Even as the United States proceeds this week to prosecute Omar Khadr, a child soldier held at the Guantanamo Bay prison, a top United Nations official has warned that this move would violate a statute of the International Criminal Court that no person under the age of 18 years should be tried for war crimes.

Mr. Khadr was arrested in Afghanistan in 2002 for allegedly throwing a grenade that killed a Delta Force medic, among other charges. He was said to have been 15 years old at the time.

Radhika Coomaraswamy, Secretary-General Ban Ki-moon’s Special Representative for Children and Armed Conflict, noted that prosecutors in other international tribunals have used their discretion not to prosecute children, adding, “Since World War II, no child has been prosecuted for a war crime.”

Child soldiers are victims

Ms. Coomaraswamy also said that child soldiers ought to be treated primarily as victims and alternative procedures should aim at rehabilitation or restorative justice rather than trial and prosecution by military tribunals. She had earlier warned that Mr. Khadr’s prosecution would set a dangerous international precedent for other children who are victims of recruitment in armed conflicts.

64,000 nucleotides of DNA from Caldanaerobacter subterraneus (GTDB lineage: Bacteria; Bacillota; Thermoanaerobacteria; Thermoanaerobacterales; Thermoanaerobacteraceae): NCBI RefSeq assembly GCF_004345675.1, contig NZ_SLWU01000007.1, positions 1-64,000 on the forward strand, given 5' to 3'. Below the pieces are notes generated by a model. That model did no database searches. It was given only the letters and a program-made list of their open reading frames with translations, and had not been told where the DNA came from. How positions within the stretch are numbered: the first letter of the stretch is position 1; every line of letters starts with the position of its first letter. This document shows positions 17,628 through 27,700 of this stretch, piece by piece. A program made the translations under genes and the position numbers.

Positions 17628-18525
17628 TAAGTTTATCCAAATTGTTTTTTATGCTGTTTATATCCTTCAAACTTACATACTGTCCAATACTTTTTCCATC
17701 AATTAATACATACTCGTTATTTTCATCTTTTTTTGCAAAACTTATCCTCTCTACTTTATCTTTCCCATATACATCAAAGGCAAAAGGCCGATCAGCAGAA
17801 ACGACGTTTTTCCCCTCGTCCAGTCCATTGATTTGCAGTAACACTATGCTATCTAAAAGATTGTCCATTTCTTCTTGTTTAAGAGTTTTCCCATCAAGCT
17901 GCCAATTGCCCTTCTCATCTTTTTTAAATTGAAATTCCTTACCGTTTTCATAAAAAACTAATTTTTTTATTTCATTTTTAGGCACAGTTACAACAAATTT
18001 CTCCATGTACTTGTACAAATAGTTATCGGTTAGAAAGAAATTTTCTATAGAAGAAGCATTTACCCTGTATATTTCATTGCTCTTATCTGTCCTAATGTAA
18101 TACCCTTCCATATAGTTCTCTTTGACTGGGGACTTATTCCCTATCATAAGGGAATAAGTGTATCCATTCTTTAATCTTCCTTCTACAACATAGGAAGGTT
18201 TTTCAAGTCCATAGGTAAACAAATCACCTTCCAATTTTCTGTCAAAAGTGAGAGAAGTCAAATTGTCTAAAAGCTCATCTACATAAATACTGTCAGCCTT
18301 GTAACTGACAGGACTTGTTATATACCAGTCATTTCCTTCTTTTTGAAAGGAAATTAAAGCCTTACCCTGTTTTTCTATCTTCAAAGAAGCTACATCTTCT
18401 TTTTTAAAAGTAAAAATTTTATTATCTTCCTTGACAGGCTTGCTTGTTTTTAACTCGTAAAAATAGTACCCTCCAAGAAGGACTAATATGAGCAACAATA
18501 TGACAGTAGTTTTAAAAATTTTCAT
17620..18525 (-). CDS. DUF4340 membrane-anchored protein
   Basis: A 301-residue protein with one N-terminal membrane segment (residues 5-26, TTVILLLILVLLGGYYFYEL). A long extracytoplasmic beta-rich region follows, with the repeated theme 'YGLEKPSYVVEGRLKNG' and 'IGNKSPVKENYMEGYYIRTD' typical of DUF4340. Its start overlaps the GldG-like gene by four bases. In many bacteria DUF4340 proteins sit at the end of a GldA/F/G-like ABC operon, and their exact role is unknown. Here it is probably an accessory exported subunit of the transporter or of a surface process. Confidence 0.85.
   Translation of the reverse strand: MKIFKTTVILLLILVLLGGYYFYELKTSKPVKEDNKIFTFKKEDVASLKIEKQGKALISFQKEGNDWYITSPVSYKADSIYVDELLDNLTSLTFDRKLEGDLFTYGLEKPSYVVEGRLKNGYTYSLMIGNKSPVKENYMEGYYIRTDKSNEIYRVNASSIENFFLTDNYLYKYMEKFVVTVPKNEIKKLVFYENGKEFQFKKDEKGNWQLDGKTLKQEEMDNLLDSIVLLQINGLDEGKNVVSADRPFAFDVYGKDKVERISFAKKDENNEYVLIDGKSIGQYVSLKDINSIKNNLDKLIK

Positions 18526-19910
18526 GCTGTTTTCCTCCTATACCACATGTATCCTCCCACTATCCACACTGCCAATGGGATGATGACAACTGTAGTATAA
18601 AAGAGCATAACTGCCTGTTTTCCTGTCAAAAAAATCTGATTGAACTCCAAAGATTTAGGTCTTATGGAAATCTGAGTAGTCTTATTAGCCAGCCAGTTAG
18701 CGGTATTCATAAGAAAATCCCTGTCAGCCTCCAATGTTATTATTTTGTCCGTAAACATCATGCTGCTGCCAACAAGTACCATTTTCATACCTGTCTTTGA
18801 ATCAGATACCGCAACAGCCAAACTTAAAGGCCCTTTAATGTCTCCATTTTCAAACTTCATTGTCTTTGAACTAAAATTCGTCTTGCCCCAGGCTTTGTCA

She went on to urge the U.S. and Canada, of which country Mr. Khadr is a citizen, to come to “a mutually-acceptable solution on the future of Omar Khadr that would prevent him from being convicted of a war crime that he allegedly committed when he was child”.

According to reports, constitutional experts have said he should have been released “years ago” given his youth and “evidence that his family upbringing forced him to take up arms with Bin Laden”. Others were reported to have argued that he should be returned to Canada and reunited with his family and possibly face trial there in a civilian court.

The LA Times reported that since his capture, Mr. Khadr has brought allegations that the U.S. army tortured him, held him in harsh conditions and prevented him from contacting his family and attorneys. He said he had suffered “deep emotional distress and borderline mental illness”. However, a ruling by a military judge this week said that Mr. Khadr’s confessions in prison could be used against him and dismissed arguments that they were “tainted by mistreatment”.

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